• This course explores some of the key moments in British history from Roman times to Brexit. Alongside carefully planned visits, students use primary, literary, archeological, and artistic evidence to analyze the contexts of epoch-defining events in British history.

  • This course examines the literature, philosophy, history, art, and scientific thought of Ancient Greece and Rome. From readings of classical authors to tours of the Ashmolean and local Roman sites, students receive an imaginative introduction to Greco-Roman civilization, and explore why the classical world has been admired for millennia, and how it continues to influence society today.

  • To what extent do people unconsciously take on ideas from the society in which they were raised? Are we all unwitting products of forces we did not choose? This university-level course combines philosophy with critical theory to examine why the world is the way it is. Students call on a range of thinkers to analyze the political and societal trends that define the 21st century. They learn to interrogate information, discuss controversial topics sensitively, and construct persuasive arguments.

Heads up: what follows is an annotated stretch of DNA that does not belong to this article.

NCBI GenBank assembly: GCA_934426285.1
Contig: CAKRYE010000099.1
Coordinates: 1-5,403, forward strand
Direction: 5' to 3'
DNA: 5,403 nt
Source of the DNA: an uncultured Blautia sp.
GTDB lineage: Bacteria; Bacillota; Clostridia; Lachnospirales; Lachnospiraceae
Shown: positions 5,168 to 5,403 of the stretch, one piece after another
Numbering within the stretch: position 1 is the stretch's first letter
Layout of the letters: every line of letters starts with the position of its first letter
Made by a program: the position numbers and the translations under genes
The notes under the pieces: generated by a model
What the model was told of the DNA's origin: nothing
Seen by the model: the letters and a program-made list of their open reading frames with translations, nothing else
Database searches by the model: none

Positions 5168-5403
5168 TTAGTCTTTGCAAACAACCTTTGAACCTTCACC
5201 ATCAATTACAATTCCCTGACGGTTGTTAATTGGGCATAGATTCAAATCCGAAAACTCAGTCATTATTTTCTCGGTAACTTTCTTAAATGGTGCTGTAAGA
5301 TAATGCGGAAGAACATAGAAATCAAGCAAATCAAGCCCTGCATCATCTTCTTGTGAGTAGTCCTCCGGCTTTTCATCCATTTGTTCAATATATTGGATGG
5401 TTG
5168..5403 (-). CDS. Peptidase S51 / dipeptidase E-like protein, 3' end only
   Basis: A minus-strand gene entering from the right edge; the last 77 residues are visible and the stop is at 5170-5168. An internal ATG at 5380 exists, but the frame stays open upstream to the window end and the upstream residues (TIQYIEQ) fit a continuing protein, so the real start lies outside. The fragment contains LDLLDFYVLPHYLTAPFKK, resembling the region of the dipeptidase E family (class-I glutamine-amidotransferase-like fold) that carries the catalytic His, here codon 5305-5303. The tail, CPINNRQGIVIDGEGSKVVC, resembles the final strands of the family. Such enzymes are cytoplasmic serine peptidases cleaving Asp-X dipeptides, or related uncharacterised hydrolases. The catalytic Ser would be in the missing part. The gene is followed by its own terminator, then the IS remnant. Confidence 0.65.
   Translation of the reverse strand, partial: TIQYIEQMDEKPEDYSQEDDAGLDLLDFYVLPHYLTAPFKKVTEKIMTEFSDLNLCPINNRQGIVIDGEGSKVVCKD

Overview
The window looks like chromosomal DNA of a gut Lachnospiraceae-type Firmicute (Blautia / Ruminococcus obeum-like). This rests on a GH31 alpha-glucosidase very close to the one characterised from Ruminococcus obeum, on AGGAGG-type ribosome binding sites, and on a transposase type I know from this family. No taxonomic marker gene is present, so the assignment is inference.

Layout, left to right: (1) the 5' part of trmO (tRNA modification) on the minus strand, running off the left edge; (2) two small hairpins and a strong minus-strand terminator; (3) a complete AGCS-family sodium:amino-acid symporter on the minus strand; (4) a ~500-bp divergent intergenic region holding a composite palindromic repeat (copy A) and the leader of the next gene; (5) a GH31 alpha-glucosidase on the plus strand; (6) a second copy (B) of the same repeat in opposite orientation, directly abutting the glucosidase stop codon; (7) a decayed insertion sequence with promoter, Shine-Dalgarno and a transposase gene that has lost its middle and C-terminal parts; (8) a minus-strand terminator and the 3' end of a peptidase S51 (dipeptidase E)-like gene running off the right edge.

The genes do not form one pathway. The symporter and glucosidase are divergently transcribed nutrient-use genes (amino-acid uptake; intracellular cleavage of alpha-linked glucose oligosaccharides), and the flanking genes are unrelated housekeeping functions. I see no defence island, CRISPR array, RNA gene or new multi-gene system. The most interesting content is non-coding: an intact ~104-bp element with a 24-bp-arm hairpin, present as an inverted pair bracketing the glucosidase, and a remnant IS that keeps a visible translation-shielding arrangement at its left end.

• This course examines some of the great works of English literature amidst the evocative surroundings of Oxford. Students engage with a wealth of writers in the literary pantheon to improve their skills in close reading and clear, informed writing. Each student engages in a close study of a Shakespeare play and presents a special project in the final week.

  • Roman language, culture, belief, and artistic taste are examined through the ancient world’s greatest texts, notably Ovid’s Metamorphoses and Martial’s Epigrams. A central feature of the course is providing students with the opportunity to improve their facility for translation. Prerequisites for the Major: minimum two years of Latin and a letter of recommendation from your Latin teacher.